By Brandon O'ConnorSeptember 27, 2018
By Brandon O'Connor
Pointer View Assistant Editor
The U.S. Military Academy is training cadets to be the future leaders of the Army and through the Space Science major in the Physics and Nuclear Engineering Department, cadets are learning how to conquer a new frontier important to the Army.
There are currently 19 Class of 2020 cadets serving as the inaugural class of Space Science majors at West Point. Through their major coursework, they will learn how to best assist the Army in the use of its space assets, including how things move in space, how items such as satellites get into space and more.
"The first class they are taking right now, astronautics, is a combination of why do we use space and orbital mechanics, so how do we move in space," Lt. Col. Diana Loucks, the program director for the Space Science Program, said. "Then, we talk about how we get to space. We look at launch windows and a little bit of rocketry. Then, we look at what we put in space. So, what satellites are made of to the bus, the computer system and communications to how it actually moves and positions itself in space so it can do its mission."
The Space Science major grew out of the interdisciplinary science major, which started in 2007. Originally, cadets were able to focus on chemistry, physics or biology, but Class of 2018 and 2019 cadets also had the option of focusing on astronautics. Although much of it is the same, Loucks said the astronautics track was further expanded into the Space Science major available starting with the Class of 2020.
"This started a little over a decade ago. Back in 2009, Space and Missile Defense Command established the research and analysis center here. Close to a decade ago, our department had recognized the need and the value of space and it has grown ever since then," Loucks said. "Space operations as a functionary started back in '97 or '98 and it has blossomed ever since. The program across the Army and the program here recognize the need for not just space operators in the Army, but people who understood the application of space across the Army and the services."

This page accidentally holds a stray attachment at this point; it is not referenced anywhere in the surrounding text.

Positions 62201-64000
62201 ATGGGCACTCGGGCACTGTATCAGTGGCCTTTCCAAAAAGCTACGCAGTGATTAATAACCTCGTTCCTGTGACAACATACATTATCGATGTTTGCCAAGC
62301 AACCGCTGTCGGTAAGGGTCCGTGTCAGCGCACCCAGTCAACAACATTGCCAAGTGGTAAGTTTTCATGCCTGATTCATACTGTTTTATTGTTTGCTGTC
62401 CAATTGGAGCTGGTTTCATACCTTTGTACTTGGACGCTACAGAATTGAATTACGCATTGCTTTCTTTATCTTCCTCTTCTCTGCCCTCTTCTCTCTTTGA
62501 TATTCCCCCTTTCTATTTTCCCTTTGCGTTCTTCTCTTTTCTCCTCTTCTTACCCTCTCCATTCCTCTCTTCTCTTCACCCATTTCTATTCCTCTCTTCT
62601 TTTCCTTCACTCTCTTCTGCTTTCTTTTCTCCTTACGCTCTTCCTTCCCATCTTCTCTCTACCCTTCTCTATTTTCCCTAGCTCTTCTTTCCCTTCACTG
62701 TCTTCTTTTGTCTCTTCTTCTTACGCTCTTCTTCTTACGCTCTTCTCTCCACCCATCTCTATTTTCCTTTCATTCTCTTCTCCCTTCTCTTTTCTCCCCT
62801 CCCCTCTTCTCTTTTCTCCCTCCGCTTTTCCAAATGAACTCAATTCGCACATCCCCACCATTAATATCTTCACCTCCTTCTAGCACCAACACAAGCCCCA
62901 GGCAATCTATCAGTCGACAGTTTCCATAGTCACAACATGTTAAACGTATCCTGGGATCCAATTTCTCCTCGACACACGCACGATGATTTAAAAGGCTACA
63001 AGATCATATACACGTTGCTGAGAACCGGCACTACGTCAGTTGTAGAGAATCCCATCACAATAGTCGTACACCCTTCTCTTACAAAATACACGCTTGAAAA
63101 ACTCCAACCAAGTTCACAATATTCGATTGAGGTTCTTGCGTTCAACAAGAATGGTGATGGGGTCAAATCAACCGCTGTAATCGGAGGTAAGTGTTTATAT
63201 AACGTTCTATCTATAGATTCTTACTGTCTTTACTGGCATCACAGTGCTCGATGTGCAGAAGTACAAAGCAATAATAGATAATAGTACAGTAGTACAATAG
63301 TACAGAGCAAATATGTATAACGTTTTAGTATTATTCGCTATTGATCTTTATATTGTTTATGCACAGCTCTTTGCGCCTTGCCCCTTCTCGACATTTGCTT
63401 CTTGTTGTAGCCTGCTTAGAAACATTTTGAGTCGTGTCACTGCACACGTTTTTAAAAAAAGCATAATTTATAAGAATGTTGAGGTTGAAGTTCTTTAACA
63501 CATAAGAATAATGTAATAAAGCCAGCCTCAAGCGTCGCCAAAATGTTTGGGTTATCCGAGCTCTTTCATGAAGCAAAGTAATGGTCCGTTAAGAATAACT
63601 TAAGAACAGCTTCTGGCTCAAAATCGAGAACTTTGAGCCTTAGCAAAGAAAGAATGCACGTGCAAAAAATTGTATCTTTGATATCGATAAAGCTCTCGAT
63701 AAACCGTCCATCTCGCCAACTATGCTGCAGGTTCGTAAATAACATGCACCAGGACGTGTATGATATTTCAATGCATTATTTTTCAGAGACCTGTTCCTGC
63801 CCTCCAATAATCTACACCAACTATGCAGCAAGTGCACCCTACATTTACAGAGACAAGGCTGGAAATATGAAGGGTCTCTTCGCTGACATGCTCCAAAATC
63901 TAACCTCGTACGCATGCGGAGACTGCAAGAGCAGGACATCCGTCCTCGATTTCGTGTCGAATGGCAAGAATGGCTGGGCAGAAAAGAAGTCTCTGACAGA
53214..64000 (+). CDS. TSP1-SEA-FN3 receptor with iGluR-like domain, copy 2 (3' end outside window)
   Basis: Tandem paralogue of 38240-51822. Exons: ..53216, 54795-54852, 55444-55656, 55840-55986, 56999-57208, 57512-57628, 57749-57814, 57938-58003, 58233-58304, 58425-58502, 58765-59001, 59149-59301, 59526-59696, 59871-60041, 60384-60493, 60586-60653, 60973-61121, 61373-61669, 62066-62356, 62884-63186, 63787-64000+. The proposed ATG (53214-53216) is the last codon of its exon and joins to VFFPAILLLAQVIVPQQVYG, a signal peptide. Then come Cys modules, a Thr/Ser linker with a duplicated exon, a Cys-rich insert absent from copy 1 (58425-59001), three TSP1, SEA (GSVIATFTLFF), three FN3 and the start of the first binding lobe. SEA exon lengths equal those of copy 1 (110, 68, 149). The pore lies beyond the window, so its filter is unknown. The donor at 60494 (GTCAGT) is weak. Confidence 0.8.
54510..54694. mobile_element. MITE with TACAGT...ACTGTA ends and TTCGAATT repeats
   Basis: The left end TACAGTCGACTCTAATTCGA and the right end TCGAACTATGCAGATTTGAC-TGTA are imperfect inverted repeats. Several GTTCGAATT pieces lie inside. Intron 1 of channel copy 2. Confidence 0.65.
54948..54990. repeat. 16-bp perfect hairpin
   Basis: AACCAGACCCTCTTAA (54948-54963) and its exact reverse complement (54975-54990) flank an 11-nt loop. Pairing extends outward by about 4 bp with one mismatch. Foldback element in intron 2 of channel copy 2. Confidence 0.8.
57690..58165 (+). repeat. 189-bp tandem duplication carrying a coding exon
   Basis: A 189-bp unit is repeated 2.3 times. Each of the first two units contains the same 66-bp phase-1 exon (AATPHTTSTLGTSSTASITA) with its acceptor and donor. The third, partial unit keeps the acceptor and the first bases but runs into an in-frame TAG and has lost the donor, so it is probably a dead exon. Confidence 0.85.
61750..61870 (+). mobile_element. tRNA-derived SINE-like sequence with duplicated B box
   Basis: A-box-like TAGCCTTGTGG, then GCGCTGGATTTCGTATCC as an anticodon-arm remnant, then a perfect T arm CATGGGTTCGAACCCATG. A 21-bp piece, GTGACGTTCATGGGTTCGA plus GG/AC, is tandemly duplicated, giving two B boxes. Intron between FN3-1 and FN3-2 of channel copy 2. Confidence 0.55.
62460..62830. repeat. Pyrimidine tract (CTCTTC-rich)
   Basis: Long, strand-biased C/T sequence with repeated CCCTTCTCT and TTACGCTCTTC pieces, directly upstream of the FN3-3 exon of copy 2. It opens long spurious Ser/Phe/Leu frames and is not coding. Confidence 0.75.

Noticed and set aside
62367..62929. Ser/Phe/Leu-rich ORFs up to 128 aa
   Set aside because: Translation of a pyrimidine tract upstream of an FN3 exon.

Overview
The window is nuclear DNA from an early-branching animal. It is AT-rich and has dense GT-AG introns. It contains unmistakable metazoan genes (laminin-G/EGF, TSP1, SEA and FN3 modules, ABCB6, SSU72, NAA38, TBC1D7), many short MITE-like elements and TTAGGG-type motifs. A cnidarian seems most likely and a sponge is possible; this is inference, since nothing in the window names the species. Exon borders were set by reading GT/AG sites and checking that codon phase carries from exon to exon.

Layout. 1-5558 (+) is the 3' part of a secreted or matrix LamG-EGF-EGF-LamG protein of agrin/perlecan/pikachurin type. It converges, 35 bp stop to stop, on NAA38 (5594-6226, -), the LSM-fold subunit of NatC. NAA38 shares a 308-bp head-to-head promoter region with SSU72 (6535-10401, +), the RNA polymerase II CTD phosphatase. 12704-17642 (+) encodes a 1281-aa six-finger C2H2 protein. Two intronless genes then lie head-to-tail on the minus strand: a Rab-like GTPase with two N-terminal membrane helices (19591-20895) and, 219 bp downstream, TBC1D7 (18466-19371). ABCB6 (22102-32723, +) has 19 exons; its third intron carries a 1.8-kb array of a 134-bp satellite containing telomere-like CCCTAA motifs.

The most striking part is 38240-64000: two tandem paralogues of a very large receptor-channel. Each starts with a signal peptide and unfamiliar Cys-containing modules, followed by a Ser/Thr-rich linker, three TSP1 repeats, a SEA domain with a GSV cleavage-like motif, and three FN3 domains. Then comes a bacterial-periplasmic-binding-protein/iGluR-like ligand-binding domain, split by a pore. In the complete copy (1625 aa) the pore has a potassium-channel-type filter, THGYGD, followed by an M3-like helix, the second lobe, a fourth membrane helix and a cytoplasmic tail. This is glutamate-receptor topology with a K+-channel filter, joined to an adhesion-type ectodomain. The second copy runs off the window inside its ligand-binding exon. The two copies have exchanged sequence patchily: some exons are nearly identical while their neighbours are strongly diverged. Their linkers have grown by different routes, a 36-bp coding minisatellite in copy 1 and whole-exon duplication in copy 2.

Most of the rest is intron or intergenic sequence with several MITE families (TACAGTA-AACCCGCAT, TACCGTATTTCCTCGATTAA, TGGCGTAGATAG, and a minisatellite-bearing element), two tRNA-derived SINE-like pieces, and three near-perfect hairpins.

Although they freely admit they are the "Guinea Pigs" for the new major that is still growing, the initial Space Science majors had the chance to learn firsthand how valuable those skills will be during an 80-hour Space Military Individual Advanced Development course they participated in over the summer at West Point.
"We learned a lot over the summer at the Space MIAD about how satellites impact the warfighter every day. Whether that is updating blue force trackers about where IEDs are or using thermal imaging to spot enemies. It is definitely applicable," Class of 2020 Cadet Ty Amison said. "The first half is unclassified and you get the general basis, terminology and knowledge of everything. The second phase is classified information where we get to see what we are actually using our space assets for."
While in the Space Science major, cadets take courses including physics, astronautics and astronomy. They also have the chance to do research with GPS systems, high altitude balloon satellites, on solar flares and more.
"What made me decide to enter the Space Science major is the ability to learn what is out there," Class of 2020 Cadet Donavan Lynch said. "Planets are really interesting to me. I first fell in love with it in high school and here at West Point, I was able to talk to Shane Kimbrough, he's an astronaut. Just seeing the look in his eyes of how beautiful outer space is and looking down on earth blew me away."
The creation of the designated Space Science major within PANE has given cadets such as Lynch and his classmates who had a prior interest in space the chance to gain knowledge in the field and apply what they learn to assisting the Army in a field constantly growing in importance.
"I have always had an interest in space," Class of 2020 Cadet Caz Lewis said. "When I came here, I wasn't completely sure about my major because there wasn't something I was specifically interested in. Then, they announced the Space Science major was going to be a thing for our class so I was super excited and knew exactly what I wanted.
"I did the Space MIAD over the summer and we learned how the assets we have in space affect the Soldiers we have on the ground and how important it is to know exactly where we have things in space so we can use them to the best of our ability," Lewis added.
Cadets who graduate from the Space Science major won't be able to enter into the Army Space and Missile Defense Command directly after graduation. But even as they serve the branches they join after West Point, Loucks said their knowledge of space will be invaluable in the field.
"One of the things people don't necessarily realize is when an Army unit deploys and they go to the field or Afghanistan and you look at a brigade combat team and its footprint, inside of a unit that has roughly 3-5,000 Soldiers, there are about 3,000 pieces of space enabled equipment," she said. "Anything from missiles to radios, guidance systems, radars, weather systems, they are all space enabled in some form or fashion."